Note the subtle spin. Why bother telling us that he resides in “another state” unless they want us to think that he is far, far away and that we don’t need to worry about it? But if that other state is Vermont, then this guy might live closer to campus than Pittsfield!

Meanwhile, CSS received a corroborating report from a witness who had seen the second individual in the Sawyer lobby during the July 4th reading of the founding documents. The individual was carrying an American flag on a short pole, and inserted themselves into a peaceful student protest at the event. A photo of this person is also included below.

July 4 suspect at protest

1) Kudos to Hayes and Klass for their transparency. The more details — like these photos — which they provide to the community, the better.

2) Can anyone parse the symbol on the hat? UPDATE: Thanks to comments below, seems that this is just a standard “FD NY” — New York City Fire Department — hat.

3) I assume that the “peaceful student protest” referred to is those folks dressed in black who marched in the July 4th parade and then went to the reading. Was every single one of them a student? I have my doubts!

If you have seen them, or have other information that may aid in identifying them, please contact Campus Safety and Security at 413-597-4444. Once a person is banned from campus any attempt to return is considered trespassing and the trespasser may be subject to arrest.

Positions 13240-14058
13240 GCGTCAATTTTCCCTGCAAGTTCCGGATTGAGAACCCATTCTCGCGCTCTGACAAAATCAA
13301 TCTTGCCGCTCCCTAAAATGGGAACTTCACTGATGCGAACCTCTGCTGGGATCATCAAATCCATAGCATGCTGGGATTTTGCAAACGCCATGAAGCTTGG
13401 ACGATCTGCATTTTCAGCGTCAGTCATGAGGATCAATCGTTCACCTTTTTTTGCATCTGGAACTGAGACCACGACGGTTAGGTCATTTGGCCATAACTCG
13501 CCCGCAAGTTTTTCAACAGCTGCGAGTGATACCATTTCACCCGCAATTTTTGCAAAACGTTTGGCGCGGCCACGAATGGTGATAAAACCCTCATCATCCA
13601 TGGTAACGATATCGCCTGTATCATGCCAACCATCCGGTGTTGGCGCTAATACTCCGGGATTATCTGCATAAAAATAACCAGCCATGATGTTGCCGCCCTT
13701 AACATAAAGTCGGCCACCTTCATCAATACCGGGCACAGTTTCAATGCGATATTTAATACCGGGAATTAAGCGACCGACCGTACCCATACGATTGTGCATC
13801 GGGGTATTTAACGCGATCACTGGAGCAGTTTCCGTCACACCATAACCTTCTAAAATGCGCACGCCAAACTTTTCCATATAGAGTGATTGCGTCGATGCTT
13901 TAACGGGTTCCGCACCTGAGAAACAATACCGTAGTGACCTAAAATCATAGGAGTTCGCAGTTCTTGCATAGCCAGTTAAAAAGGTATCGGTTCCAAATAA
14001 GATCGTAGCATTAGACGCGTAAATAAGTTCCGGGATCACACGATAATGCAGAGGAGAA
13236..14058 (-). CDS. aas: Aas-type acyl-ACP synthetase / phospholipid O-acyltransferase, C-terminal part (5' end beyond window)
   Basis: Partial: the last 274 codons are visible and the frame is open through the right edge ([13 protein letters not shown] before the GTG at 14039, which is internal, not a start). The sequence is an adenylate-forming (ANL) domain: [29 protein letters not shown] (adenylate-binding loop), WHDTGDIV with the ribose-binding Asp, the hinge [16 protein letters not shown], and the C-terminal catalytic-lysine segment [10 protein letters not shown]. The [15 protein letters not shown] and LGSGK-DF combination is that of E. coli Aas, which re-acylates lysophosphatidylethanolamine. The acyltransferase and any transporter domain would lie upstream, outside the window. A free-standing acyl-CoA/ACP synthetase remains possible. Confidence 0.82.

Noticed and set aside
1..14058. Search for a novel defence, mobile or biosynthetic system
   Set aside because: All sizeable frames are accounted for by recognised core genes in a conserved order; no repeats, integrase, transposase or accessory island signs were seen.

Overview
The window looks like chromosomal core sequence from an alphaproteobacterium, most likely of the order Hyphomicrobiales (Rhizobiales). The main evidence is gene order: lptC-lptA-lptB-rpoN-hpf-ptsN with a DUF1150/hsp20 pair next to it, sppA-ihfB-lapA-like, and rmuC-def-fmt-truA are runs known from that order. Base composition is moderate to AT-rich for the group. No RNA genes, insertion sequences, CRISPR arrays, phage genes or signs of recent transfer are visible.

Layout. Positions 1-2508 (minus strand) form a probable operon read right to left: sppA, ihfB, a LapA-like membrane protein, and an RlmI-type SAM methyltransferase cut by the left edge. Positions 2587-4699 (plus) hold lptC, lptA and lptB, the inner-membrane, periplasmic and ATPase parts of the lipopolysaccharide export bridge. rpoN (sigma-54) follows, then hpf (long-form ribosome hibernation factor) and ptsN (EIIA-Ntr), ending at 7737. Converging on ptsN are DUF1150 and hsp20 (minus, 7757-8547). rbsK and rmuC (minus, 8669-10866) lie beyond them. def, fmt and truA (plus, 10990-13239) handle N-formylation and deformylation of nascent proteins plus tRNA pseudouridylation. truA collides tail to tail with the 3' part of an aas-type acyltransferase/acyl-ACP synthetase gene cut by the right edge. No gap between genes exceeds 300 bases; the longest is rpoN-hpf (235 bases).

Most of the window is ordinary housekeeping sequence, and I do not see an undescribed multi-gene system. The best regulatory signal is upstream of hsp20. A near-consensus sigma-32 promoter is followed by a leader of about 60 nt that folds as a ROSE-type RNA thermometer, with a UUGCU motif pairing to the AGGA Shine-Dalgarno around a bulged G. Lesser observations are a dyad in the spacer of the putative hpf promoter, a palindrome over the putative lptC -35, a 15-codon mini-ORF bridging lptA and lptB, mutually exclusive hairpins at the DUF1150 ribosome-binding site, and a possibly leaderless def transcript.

We would like to thank CSS, our colleagues at Bennington College, the Williamstown Police Department, and the Williams community for helping protect the inclusive environment the college is committed to upholding.

Sincerely,

Leticia S. E. Haynes, VP for Institutional Diversity and Equity
Steve Klass, VP for Campus Life

1) The reference to Bennington College makes me think that the banned person lives in Vermont. Does anyone know what group he is associated with?

2) Since this is, obviously, not a false flag operation — unlike many recent events on campus — the closest historical analog is probably Mary Jane Hitler.

3) There are many other issues to discuss here. Worth spending more time on?

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#1 Comment By anonymous On July 12, 2018 @ 5:34 pm

Looks like FDNY. Similar hats can be found on eBay.

Williams’s commitment to banning people from campus for freedom of expression is remarkable, given that banning people from the country for freedom of religion was the subject of a message by the interim president. The living, breathing Constitution is a fickle beast.

#2 Comment By David Dudley Field ’25 On July 12, 2018 @ 5:43 pm

Got a link for the hat? I don’t see anything that looks like that:

https://www.ebay.com/bhp/fdny-hat

And the “F” sure seems awfully narrow. I thought it was an “I”, but my googling of “ID NY” went nowhere . . .

#3 Comment By PTC On July 12, 2018 @ 6:04 pm